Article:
⑧ Nishioka Sake Brewery（15:30-15:55）
Nishioka Shuzoten is located in the town of Kure. Their storehouse is over 200 years old, the oldest sake brewery building in Kochi. They have a small tasting room where you can taste several types of sake and liqueur stocked, and of course a shop where you can buy the sake and other goods they produce.
Tosa Kure station（16:00）
Return to the station.
・ Stroll around a nostalgic local market that dates back over a century
・ See Kure Hachiman-gu, a magnificent Shinto shrine in the woods
・ Sear fish over an open flame like old-time fishermen!
・ See a giant tower in which the locals can protect themselves from tsunami
・ Taste the sake of Kochi in Nishioka Sake Brewery
・This is a walking tour, but from the station to Kuroshioa Honjin we will take a taxi.
・Kokuya（Café） is closed on Wednesday and Thursday.
・If you want to try "warayaki" (grilling the bonito fish on a big fire made from straw), please tell us when you book.
|Price||¥8,000 per adult (13+)
¥8,000 for 2 persons or more
|Duration||4.5 hours (approx.)|
|Hours of availability||
11:30am - 16:00pm
Tosa Kure station, ticket gate
Connect with local culture
Spent a lovely day with our tour guide. The weather was amazing and it was just so lovely wandering down the understated but culturally significant streets of Tosa-Kure town. Our tour guide took us to really delicious and interesting places to eat - like, it was super delicious. However the highlight for me was being able to ask in English all my questions about Japan and Japanese. Masami san, our tour guide, was able to explain many things and also give me new fascinating information. We stopped to talk with locals and spending time with Masami san gave me a chance to have an insight into life in a fishing village over many centuries. Tosa-Kure has many interesting stories to share and a big heart to welcome you with.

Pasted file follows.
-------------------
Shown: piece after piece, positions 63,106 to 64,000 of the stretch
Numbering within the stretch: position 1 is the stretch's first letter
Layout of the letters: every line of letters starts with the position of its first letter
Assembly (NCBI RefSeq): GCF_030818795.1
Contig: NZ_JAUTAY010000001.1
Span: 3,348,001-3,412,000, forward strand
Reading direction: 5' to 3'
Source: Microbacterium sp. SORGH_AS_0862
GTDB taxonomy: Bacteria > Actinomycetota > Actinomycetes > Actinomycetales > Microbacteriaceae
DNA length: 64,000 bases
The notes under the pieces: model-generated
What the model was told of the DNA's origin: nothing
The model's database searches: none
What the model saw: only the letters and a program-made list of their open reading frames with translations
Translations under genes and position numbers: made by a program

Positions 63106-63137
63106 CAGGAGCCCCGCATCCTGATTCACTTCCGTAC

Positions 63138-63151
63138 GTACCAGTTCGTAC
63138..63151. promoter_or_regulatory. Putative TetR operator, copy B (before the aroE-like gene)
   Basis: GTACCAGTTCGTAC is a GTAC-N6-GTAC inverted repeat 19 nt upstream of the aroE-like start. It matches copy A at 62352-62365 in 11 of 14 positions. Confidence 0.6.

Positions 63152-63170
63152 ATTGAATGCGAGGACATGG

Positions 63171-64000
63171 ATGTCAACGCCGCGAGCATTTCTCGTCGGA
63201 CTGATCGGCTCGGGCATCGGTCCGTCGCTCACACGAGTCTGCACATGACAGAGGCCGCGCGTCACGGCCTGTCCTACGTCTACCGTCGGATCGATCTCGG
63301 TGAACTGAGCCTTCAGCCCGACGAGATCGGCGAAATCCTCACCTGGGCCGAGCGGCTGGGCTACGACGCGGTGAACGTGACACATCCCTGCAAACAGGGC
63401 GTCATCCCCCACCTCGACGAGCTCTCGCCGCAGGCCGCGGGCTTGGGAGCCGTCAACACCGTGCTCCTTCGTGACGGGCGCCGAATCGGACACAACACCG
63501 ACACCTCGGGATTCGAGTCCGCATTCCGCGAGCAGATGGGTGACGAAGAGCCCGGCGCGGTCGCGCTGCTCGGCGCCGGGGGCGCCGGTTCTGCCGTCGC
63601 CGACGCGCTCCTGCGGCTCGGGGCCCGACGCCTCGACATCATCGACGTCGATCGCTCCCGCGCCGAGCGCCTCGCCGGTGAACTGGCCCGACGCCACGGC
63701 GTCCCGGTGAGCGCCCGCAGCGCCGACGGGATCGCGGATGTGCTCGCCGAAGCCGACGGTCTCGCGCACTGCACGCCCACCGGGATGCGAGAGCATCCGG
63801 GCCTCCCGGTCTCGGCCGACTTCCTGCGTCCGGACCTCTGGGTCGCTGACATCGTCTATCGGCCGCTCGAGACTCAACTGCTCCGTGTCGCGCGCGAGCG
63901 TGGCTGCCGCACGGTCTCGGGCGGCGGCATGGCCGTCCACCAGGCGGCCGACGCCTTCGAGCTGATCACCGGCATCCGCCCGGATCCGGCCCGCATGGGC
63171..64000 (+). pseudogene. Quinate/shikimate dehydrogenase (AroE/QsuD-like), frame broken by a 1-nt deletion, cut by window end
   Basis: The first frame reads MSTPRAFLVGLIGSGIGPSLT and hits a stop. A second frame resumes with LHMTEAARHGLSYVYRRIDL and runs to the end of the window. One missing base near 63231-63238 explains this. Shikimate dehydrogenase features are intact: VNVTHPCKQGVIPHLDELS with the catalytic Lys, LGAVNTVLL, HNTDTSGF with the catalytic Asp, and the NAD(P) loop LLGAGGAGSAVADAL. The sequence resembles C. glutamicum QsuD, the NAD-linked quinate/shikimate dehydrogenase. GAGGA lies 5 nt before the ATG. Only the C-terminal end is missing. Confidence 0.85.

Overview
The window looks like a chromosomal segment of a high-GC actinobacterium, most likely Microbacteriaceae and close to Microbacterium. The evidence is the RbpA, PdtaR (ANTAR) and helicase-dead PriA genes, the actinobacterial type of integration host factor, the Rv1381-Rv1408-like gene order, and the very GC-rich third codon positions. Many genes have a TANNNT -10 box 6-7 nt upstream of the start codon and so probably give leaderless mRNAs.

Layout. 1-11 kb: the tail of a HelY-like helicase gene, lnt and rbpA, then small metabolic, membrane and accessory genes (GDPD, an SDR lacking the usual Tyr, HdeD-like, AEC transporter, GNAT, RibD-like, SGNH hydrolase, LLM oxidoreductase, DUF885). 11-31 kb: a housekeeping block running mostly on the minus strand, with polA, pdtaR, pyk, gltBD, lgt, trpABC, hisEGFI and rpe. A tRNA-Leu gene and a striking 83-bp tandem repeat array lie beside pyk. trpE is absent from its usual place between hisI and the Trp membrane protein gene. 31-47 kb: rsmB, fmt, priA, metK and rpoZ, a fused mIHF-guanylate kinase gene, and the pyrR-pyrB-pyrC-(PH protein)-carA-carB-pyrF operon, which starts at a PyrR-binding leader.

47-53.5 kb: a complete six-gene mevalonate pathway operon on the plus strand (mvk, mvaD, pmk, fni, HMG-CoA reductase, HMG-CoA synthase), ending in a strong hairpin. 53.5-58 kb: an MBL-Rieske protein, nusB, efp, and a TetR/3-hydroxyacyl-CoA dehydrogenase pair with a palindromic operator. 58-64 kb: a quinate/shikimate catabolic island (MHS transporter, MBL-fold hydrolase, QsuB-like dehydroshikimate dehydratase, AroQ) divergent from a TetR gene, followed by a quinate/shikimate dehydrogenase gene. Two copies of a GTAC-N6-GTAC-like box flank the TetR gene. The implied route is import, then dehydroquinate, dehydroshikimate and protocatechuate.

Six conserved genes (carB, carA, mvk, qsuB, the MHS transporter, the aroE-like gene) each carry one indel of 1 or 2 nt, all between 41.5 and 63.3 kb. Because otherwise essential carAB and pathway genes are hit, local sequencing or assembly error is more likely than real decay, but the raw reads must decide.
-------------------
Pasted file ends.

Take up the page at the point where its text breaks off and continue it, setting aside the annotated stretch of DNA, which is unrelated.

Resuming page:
Beautiful Scenery and Delicious Lunch
This is a beautiful little town. It was so nice to spend the time slowing walking through the streets and trying sweets from the shops. Our guide Masami San has a tone of local knowledge about the history and legends that make this place unique. My favorite part of the day was the bonito fish lunch. The fish was freshly caught and lightly cooked over flaming straw (it was amazing!). The view from the hill where we had lunch looks out over the ocean and it absolutely stunning.
A fine way to spend a day
This tour allows one to get a nice feel for small town Japan. All the activities here connect with the town in some meaningful fashion allowing visitors a chance to get a look into the authentic day to day goings on and unique lifestyle this particular area of Japan affords those living there. Overall, a fine way to spend a day, although the lunch should really be included in the price. The guide was knowledgeable and pleasant and generally speaking did not drown my group with fact as other Japanese guides tend to do. I would recommend this.